Journal of Emergencies, Trauma, and Shock
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Year : 2021  |  Volume : 14  |  Issue : 3  |  Page : 190-191
Mechanisms and patterns of animal-related injuries in patients admitted to a major trauma center in central India


1 Department of Surgery, Government Medical College, Nagpur, Maharashtra, India
2 Department of Trauma Care Center, Government Medical College, Nagpur, Maharashtra, India

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Date of Submission30-Aug-2020
Date of Acceptance16-Sep-2020
Date of Web Publication27-Apr-2021
 

How to cite this article:
M Quraishi AH, Damdoo A, Srinivasan S, Umare G, Tongse P. Mechanisms and patterns of animal-related injuries in patients admitted to a major trauma center in central India. J Emerg Trauma Shock 2021;14:190-1

How to cite this URL:
M Quraishi AH, Damdoo A, Srinivasan S, Umare G, Tongse P. Mechanisms and patterns of animal-related injuries in patients admitted to a major trauma center in central India. J Emerg Trauma Shock [serial online] 2021 [cited 2021 Nov 27];14:190-1. Available from: https://www.onlinejets.org/text.asp?2021/14/3/190/327148




Sir,

It is known that deforestation has increased animal–human conflict, leading to serious injuries that cause morbidity and mortality. To find patterns and mechanisms of animal-related injuries, we conducted a retrospective observational study from September 2017 to June 2020 at our trauma center. Individuals having injuries caused by an animal attack were included in the study. Patients of all age groups and all genders were included. Species of the animal causing injury, site, and type of injury and mechanism and pattern of injury were recorded. Outcomes and mortality figures were also recorded.

There were 53 patients who suffered animal-related injuries, which included 44 males (83.01%) and 9 females (16.98%) with male-to-female ratio of 4.8:1. In our study, animal-related injuries were found to be most common in the third and fourth decades of life. A bull attack was the most commonly encountered injury in the present study, followed by wild boar and bear attacks. Mechanism and pattern of injuries were typical in occurrence; bull and deer used their horns while the rest attacked by biting and scratching with nails, leading to avulsions and lacerations. The bears attacked the victim's head and face region using their claws causing lacerations and decollement. Whereas wild boar typically attacked the lower half of the victim's body in most cases [Table 1].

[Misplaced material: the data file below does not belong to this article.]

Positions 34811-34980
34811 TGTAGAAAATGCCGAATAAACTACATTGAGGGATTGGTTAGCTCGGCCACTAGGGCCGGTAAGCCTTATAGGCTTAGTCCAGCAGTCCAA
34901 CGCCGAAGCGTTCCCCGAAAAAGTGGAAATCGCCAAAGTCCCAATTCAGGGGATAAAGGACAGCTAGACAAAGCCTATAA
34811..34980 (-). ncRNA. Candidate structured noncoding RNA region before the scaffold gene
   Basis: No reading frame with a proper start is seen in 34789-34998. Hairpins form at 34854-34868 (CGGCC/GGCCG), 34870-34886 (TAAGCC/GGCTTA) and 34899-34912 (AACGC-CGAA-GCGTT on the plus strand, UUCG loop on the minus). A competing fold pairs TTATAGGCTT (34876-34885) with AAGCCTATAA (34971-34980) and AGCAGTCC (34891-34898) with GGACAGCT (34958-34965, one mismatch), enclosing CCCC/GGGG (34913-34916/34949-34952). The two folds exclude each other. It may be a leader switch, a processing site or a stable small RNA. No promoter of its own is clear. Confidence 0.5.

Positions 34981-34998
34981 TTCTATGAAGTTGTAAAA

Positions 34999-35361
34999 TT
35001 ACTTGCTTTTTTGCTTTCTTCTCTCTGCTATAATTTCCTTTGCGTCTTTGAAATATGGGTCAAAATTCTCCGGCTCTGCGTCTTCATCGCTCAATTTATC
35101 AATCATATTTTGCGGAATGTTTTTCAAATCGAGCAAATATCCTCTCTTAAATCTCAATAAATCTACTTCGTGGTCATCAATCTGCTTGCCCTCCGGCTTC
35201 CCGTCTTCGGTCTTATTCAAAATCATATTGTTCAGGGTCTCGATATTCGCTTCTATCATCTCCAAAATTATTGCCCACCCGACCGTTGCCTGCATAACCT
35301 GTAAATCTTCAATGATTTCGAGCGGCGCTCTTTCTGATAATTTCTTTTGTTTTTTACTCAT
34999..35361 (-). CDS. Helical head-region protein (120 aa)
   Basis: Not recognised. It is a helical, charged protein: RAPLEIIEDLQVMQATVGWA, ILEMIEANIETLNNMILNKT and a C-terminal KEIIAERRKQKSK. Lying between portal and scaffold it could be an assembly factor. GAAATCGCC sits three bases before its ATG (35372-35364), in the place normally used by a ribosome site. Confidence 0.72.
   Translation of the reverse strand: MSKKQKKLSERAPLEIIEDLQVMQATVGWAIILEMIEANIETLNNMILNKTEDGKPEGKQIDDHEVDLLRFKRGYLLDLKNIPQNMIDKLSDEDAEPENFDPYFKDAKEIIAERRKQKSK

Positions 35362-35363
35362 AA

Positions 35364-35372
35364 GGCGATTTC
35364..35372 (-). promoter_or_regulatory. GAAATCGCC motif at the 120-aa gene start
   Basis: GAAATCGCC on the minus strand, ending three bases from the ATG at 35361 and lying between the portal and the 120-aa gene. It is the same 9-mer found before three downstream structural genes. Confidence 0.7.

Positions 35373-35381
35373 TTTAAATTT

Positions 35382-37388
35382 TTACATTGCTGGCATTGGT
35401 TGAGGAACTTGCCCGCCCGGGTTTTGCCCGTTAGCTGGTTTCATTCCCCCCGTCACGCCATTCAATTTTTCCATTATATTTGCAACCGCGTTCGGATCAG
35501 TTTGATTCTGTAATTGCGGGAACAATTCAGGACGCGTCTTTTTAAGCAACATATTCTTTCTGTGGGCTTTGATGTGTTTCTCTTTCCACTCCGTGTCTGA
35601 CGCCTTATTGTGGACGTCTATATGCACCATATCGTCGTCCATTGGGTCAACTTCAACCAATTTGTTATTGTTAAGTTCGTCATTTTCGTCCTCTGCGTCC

Table 1: Species of animal with pattern and mechanism of injury

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The most common injuries were musculoskeletal followed by head and face. Out of all cases, 35 were of blunt trauma, 14 of penetrating trauma, and 4 were a combination of both. Most of the patients had good outcomes. Complications were seen in the form of surgical site infection in five patients. Mortality occurred in seven patients, which comprised spinal injuries, abdominal injuries, and blunt trauma to the chest (four patients died due to ARDS, 1 due to aspiration pneumonitis, and two patients due to septicemia).

The mechanism, site, and pattern of injury are known to be unique to certain animal species. In this study, wild boar typically attacked on the upper thigh and below the waist with the help of sharp canines, i.e., tusk resulting in penetrating injury, which was also noted in other studies.[1] Similarly, bears typically attacked head, face, and neck region with the help of their claws causing severe lacerations and decollement, which is comparable to the mechanism of injury recorded in other studies.[2],[3] In this study, bull attack was typically associated with penetrating injury to the abdomen, with multiple perforations of the bowel, a similar association has been found in other studies.[4]

Knowledge of the pattern of injury inflicted by animals can help in devising preventive measures. For example, protection gears such as suitable head gears and face shields for bears and thigh guards and protective wild boar pants for wild boars can be useful to minimize the damage in areas where they are expected. Other specific measures to prevent human–animal conflict should be planned and implemented to reduce these serious injuries which are often fatal.

Financial support and sponsorship

Nil.

Conflicts of interest

There are no conflicts of interest.



 
   References Top

1.
Tumram NK, Dhawne SG, Ambade VN, Dixit PG. Fatal tusk injuries from a wild boar attack. Med Leg J 2015;83:54-6.  Back to cited text no. 1
    
2.
Mize CH, Dorji L, Zafren K. Emergency airways after Himalayan black bear attacks in Bhutan. Wilderness Environ Med 2019;30:421-4.  Back to cited text no. 2
    
3.
Oshima T, Ohtani M, Mimasaka S. Injury patterns of fatal bear attacks in Japan: A description of seven cases. Forensic Sci Int 2018;286:e14-9.  Back to cited text no. 3
    
4.
Dogan KH, Demirci S, Erkol Z, Sunam GS, Kucukkartallar T. Injuries and deaths occurring as a result of bull attack. J Agromedicine 2008;13:191-6.  Back to cited text no. 4
    

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Correspondence Address:
Abdul Haque M Quraishi
Department of Surgery, Government Medical College, Nagpur, Maharashtra
India
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Source of Support: None, Conflict of Interest: None


DOI: 10.4103/JETS.JETS_131_20

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